Copyright: The Key To Revealing The Identity Of Infringers On Amazon and eBay

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Most product marketers and distributors have likely had to deal with counterfeit products being sold on e-commerce platforms such as Amazon and eBay, among others.  Although some counterfeit goods and knockoffs are obviously fake, others use the original product’s copyrighted images and trademarks, making it hard for consumers to distinguish a fake from the original. As a result, the product owner can suffer serious economic harm, as many consumers turn to these sites to purchase products.  The good news is, most of them, including Amazon and eBay, have systems in place for reporting and subsequently removing infringing listings.  The bad news is, these systems are somewhat ineffective for permanently removing serious, repeat infringers.

When dealing with infringement on Amazon and eBay, the process usually goes something like this: you search for your product on the platform and find an unauthorized listing (or oftentimes, several) that displays your trademark and images from your product website. You (or your attorney) fill out the infringement report provided by the platform, and typically within 48 hours you receive the notice that a reported listing has been removed.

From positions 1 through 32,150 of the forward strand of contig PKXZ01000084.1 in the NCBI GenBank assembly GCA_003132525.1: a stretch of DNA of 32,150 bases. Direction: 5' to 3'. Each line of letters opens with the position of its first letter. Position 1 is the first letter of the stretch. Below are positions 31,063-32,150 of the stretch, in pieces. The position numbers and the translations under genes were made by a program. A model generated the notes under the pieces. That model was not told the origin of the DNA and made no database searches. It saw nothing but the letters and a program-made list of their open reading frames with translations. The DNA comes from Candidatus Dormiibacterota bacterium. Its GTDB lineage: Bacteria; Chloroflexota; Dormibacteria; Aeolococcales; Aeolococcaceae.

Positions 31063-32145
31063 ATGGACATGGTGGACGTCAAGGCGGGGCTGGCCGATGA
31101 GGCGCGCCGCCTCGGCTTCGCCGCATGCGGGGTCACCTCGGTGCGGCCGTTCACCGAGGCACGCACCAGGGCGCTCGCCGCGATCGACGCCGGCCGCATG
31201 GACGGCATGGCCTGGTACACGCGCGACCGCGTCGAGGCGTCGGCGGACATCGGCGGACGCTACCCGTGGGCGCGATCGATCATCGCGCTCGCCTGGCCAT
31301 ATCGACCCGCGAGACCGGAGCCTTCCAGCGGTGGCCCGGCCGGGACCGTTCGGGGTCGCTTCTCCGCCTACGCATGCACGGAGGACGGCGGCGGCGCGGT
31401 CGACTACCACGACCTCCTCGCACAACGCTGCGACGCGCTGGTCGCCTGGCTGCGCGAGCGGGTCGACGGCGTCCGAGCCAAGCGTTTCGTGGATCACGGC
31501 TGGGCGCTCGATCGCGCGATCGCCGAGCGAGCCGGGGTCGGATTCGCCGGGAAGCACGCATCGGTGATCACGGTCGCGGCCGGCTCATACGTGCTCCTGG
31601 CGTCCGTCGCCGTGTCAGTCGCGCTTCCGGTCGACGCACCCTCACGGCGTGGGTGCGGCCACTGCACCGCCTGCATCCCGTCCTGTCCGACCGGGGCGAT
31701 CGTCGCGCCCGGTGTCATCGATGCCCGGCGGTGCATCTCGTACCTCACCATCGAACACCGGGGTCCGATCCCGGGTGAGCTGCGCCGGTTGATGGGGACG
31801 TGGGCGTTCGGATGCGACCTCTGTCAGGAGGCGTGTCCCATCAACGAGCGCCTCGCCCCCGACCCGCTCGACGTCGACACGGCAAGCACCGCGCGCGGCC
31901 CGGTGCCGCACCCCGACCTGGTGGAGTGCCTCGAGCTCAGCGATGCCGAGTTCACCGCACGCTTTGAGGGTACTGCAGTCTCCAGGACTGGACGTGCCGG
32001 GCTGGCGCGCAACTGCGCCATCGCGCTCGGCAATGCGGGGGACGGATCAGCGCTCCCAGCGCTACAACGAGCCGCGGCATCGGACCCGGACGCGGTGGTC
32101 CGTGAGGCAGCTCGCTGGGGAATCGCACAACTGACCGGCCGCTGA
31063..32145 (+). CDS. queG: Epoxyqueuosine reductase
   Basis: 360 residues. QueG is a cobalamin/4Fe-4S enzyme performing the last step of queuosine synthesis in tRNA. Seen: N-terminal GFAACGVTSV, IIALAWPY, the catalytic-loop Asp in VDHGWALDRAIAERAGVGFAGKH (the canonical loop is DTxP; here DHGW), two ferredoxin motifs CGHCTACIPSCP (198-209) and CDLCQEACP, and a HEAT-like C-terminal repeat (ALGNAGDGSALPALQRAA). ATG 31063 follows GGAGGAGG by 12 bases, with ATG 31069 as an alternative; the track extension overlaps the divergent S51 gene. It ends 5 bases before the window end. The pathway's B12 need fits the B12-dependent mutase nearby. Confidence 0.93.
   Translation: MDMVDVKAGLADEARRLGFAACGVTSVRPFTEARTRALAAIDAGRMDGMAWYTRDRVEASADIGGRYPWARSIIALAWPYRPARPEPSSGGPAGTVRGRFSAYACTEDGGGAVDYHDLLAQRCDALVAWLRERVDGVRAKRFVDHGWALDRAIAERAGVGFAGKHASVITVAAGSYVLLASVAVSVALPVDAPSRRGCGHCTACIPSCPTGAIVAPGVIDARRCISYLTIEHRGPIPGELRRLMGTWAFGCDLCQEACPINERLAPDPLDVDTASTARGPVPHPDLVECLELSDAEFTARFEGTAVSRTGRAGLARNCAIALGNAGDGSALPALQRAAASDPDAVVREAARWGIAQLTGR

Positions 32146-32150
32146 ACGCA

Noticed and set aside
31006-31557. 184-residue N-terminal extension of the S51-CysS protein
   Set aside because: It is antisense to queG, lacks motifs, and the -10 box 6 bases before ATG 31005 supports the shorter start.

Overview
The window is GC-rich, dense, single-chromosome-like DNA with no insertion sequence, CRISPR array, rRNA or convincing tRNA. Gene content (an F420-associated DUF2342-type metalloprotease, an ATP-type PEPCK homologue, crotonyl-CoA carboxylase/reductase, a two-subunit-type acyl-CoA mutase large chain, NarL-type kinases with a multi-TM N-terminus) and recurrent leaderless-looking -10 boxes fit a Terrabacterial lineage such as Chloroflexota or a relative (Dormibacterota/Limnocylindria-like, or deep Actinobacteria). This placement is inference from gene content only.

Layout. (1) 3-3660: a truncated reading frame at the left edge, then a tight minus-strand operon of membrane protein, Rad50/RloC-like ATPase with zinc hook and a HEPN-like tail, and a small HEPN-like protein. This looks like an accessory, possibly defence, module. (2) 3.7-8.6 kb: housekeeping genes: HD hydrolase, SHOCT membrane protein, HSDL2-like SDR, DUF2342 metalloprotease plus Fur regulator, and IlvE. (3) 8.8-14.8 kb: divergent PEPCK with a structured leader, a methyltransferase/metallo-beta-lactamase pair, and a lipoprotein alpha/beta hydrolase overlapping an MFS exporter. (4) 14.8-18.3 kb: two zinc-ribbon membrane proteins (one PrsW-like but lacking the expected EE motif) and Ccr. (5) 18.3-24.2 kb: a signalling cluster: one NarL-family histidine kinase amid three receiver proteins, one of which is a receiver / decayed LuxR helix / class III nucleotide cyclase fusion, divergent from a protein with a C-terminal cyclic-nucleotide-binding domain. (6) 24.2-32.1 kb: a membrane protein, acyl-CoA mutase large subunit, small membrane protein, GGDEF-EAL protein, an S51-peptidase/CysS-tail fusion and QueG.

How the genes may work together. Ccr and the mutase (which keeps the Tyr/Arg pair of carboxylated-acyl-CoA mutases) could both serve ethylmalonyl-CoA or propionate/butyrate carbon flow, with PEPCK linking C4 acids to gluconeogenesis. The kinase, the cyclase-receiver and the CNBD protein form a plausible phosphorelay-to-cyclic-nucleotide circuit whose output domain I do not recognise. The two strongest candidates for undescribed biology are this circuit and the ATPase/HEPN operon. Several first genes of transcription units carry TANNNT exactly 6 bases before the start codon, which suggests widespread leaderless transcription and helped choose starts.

Unfortunately, in many instances, the listing goes right back up because the seller is not prohibited from relisting a product after being reported and removed for infringement.  Thus, takedowns become a frustrating game of whack-a-mole until it ultimately becomes apparent that the infringer is not giving up.

In these situations, copyrights become the product owner’s greatest intellectual property asset.  If the infringer is using images, videos or text from the product website or infomercial, you can request a subpoena from the clerk of any United States district court for the identification of the infringer, without filing a civil action.  Although this may seem like a tedious process, it can be much more efficient than continuously reporting the same infringers.

Digital Law Group has takedown experience on Amazon, eBay and Alibaba, and has issued subpoenas for seller information.

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